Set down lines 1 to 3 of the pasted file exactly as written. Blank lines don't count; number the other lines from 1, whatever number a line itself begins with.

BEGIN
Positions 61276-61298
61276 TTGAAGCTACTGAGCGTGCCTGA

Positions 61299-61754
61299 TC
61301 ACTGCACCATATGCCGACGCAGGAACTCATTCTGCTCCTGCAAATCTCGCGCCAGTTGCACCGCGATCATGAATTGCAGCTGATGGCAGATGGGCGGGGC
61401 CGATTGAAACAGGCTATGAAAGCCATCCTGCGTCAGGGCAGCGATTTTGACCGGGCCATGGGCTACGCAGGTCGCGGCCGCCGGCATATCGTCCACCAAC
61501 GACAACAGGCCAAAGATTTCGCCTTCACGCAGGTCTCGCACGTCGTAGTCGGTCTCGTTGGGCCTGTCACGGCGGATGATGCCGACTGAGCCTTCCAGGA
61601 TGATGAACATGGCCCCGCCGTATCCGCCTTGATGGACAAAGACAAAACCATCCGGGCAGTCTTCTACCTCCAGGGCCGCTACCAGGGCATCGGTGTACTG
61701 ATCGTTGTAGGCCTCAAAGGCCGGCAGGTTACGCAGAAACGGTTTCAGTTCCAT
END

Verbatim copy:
Positions 61276-61298
61276 TTGAAGCTACTGAGCGTGCCTGA

Positions 61299-61754